Roman Catholic Diocese of Cochin

  (Redirected from Apostolic Vicariate of Cochin)

Coordinates: 9°57′53″N 76°14′34″E / 9.964774°N 76.242738°E / 9.964774; 76.242738

The Roman Catholic Diocese of Cochin (Latin: Dioecesis Coccinensis) is a diocese located in the city of Cochin in the Ecclesiastical province of Verapoly in India belonging to the Latin Catholics of Malabar.

Diocese of Cochin

Dioecesis Coccinensis

കൊച്ചി രൂപത
Kathedralbasilika Santa Cruz 2018-04-04a.jpg
CountryIndia, India
Ecclesiastical provinceVerapoly
Coordinates9°57′53″N 76°14′34″E / 9.964774°N 76.242738°E / 9.964774; 76.242738
Area235 km2 (91 sq mi)
- Total
- Catholics (including non-members)
(as of 2006)
160,812[1] (28.6%)
RiteRoman Rite
Established4 February 1557
CathedralSanta Cruz Cathedral Basilica in Fort Cochin
Current leadership
BishopJoseph Kariyil
Metropolitan ArchbishopJoseph Kalathiparambil
Bishops emeritusJohn Thattumkal Bishop Emeritus (2000-2009)
Website of the Diocese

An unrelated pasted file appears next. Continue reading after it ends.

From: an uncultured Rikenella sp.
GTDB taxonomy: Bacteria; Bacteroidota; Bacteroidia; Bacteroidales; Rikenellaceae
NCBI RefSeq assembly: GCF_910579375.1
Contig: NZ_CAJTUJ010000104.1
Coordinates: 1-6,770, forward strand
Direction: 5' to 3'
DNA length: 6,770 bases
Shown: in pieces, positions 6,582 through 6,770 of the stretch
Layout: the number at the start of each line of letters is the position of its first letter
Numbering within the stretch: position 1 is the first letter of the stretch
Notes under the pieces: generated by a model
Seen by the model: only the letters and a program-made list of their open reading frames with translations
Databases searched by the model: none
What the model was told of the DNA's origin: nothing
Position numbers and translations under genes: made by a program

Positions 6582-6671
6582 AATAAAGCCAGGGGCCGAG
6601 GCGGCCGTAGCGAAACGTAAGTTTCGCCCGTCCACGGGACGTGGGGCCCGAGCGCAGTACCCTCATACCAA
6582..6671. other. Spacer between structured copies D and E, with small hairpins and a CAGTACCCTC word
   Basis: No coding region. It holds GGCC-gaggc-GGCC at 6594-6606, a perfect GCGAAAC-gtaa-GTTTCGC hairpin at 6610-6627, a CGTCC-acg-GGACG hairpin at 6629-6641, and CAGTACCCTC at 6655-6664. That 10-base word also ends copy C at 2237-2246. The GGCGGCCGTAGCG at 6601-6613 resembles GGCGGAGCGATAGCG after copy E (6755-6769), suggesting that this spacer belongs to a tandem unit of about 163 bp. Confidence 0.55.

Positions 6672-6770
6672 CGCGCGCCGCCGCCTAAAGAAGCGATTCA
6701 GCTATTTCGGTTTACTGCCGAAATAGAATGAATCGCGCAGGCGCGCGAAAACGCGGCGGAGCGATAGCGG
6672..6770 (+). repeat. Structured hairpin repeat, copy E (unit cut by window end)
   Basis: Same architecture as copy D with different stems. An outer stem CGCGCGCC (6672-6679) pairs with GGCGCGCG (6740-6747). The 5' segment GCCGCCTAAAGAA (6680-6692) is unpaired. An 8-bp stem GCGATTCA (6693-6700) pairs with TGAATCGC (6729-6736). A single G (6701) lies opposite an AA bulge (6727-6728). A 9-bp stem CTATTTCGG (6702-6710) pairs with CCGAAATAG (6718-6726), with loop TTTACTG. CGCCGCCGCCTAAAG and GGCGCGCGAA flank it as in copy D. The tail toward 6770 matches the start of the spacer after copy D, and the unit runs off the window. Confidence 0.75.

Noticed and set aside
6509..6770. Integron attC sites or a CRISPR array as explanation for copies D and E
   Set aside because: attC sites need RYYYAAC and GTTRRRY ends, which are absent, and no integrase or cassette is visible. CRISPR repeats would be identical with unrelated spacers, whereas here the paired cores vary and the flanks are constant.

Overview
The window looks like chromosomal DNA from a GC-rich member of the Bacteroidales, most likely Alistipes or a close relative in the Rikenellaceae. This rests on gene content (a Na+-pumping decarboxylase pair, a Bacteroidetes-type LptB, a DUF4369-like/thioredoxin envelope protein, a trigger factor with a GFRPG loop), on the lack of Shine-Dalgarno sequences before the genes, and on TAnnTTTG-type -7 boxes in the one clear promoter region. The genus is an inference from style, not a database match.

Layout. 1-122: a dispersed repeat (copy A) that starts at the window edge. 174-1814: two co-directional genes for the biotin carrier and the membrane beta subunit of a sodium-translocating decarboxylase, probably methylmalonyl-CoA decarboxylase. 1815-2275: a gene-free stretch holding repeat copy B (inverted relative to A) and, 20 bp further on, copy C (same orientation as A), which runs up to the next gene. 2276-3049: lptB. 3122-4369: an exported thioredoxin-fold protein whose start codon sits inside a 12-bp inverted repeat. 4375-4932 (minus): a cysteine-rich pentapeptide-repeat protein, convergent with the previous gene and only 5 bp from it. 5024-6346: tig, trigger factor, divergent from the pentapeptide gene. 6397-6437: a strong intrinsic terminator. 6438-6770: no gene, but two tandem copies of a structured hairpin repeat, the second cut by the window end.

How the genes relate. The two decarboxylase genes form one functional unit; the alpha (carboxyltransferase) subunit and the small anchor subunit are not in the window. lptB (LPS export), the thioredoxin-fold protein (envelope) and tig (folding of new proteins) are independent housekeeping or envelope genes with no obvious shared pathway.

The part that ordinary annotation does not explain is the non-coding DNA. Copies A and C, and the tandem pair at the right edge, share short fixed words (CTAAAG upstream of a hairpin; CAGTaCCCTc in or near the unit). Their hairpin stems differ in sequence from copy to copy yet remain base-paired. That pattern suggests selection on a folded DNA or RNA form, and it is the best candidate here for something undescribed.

The territory of the diocese of Cochin covers 235 square kilometers in the state of Kerala. It is situated between the Arabian Sea in the west, the Archdiocese of Verapoly in the north and in the east, and the Diocese of Alleppey in the south.

The Diocese's Cathedral church and thus, seat of its Bishop, is Santa Cruz Basilica, Fort Cochin. The current Bishop of Cochin is Bishop Joseph Kariyil, appointed by Pope Benedict XVI on 8 May 2009.

Historical SummaryEdit

The Diocese of Cochin, now diminutive in size due to successive bifurcations in the course of time, once used to be the Mother Diocese of many a bishopric in the Sub-continent. The erstwhile Mother Diocese extended in the west coast from Malabar, down south to Cape Comorin (the present Kanya Kumari and still further down, Ceylon ( now, Sri Lanka ) and stretched along the east coast all the way up, encompassing Nepal, Bangladesh and beyond Burma ( now, Myanmar ) and still further east to Hong Kong, Malacca and Macau.

Date Event From To
4 February 1557 Erected Archdiocese of Goa[2] Diocese of Cochin[1][3][4] was erected as a suffragan diocese (other being Diocese of Malacca) to the Archdiocese of Goa[2]